More than 1,000 march in Albany against fracking
Protestors’ signs target Cuomo
8:09 PM, Aug. 27, 2012
Written by Jon Campbell
ALBANY — When more than 1,000 people marched in the streets of downtown Albany to protest hydraulic fracturing on Monday, they left little doubt who they were targeting.
Gov. Andrew Cuomo’s name and face were featured on dozens of neon signs wielded by protesters, each of them urging him to ban the much-debated technique used during the natural-gas extraction process. His picture was on the face of a larger-than-life cardboard puppet that adorned one person’s shoulders, with an angel to one side of his head and a devil to the other.
As the marchers made their way west to the Capitol, there was a 15-foot-high mural of Cuomo’s likeness parked outside — featuring dollar signs in his eyes, vampire teeth in his mouth and two drilling rigs protruding from his temples.
The message underneath the massive black-and-white drawing echoed the underlying theme of the mile-long march: “Andy: Just Say No.”
“Fracking should be a crime,” the protesters shouted in unison.
They were just a few feet from the entrance to the state Department of Environmental Conservation’s headquarters, where they had set up a faux drilling rig.There, they filled an entire city block while stopping to watch a skit surrounding the Cuomo puppet and the rig, which was collapsed and changed into two mock windmills.
“We have the power to take this drill down and put up wind turbines,” they shouted.
Cuomo’s DEC is expected this year to issue a final determination on whether high-volume hydrofracking — a technique that involves a mix of water, sand and chemicals injected into gas-rich shale formations — can be done safely in New York.
That decision will mark the end of an extensive regulatory and environmental review of the controversial technique. That review has gone on for more than four years and has pitted environmentalists against the industry, which says gas drilling could provide an economic boost to the state’s struggling Southern Tier.
The march was organized by several groups that are calling for a statewide hydrofracking ban, including a coalition known as New Yorkers Against Fracking. Protesters were escorted by three mounted police officers through some of downtown’s busiest streets, starting at a riverside amphitheater and making stops at the Capitol and the DEC building.
The Independent Oil & Gas Association of New York, an industry trade group, was not amused.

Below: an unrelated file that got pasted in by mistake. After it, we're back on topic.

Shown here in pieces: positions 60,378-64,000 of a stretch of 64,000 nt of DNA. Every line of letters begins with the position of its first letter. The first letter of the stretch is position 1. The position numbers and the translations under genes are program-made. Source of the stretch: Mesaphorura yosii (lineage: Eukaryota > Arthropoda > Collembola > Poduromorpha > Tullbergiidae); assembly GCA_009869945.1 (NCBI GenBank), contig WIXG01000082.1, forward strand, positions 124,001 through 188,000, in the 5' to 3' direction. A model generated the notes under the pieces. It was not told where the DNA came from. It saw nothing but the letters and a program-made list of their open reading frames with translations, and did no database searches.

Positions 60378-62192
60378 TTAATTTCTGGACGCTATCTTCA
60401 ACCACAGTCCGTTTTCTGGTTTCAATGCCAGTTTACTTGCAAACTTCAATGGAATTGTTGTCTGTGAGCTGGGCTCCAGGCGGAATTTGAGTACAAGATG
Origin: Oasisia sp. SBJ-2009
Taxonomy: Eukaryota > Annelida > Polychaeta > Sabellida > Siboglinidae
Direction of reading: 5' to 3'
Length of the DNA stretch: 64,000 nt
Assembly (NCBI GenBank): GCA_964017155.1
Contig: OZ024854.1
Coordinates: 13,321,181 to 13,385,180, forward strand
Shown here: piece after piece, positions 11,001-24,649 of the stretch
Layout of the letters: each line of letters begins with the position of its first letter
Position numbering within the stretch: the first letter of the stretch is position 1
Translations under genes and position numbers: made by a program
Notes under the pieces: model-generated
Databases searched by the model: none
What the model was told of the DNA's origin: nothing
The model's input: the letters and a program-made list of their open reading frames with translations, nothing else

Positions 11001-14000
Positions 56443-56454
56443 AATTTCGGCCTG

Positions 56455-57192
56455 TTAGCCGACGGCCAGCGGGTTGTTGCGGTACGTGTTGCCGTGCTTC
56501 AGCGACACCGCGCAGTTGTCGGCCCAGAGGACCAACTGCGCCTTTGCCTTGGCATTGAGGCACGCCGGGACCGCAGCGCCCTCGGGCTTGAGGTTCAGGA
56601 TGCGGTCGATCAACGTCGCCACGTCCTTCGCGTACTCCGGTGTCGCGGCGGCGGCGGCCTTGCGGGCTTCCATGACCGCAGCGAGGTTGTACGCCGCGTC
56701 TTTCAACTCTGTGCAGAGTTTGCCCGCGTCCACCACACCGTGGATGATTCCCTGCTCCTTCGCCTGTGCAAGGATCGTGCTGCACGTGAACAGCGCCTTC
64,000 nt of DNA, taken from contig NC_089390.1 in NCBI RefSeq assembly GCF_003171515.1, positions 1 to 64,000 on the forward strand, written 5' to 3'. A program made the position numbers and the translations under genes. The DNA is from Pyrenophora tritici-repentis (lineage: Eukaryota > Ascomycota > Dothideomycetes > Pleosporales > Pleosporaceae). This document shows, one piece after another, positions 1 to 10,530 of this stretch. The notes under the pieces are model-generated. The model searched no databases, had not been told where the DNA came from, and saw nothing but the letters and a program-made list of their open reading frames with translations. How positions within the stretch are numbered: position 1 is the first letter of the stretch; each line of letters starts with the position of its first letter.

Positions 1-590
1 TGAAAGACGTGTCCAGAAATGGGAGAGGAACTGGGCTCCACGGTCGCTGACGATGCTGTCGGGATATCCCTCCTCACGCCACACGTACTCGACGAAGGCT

“Gimmicks, stunts and street theater trivialize the debate and reflect the views of an outspoken and uninformed few,” Brad Gill, the group’s executive director, said in a statement. “New Yorkers want data, science and reason to strike a balance between the environment and future energy production.”
The protest drew people from all over the state, including several high-profile activists and environmentalists. Buses came from Binghamton, Ithaca, Oneonta and New York City.
Bill McKibben, a well-known environmentalist and head of 350.org, addressed the crowd, as did “Gasland” filmmaker Josh Fox.
“I was really happy to see this many people show up, truthfully,” said Kurtis Bayer, 28, who traveled to the rally from Corning. “Without clean water, then we won’t have a future for our kids.”
Attendance estimates by police and organizers ranged anywhere from 1,000 to 2,000 people during the height of the march. Police reported no incidents with any of the protesters taking part in the march, which drew the attention of curious, phone-wielding onlookers as it made its way toward the Capitol.
Bob Thompson, owner of Hemlock Hills Alpaca Farm in Livingston County, said he doesn’t believe hydrofracking should be allowed in New York — on a limited basis or otherwise.
“That’s a foot in the door,” said Thompson, who belongs to an anti-fracking group called Frack Free Genesee. “If it comes in one place, it’s going to come in all.”
Cuomo, meanwhile, has been consistent in saying there is no timetable on when the DEC will issue its final hydrofracking report. Gas-drilling protesters have turned up the heat on Cuomo recently, trailing him during his visit to The New York State Fair in suburban Syracuse and picketing outside of a policy conference he hosted in Manhattan last week.
Speaking to reporters at the fair on Thursday, Cuomo said protesters will “make their own decision on how they handle themselves.”
“That’s one of the joys of the job, I guess — being joined by protesters on one issue or the other,” Cuomo said.
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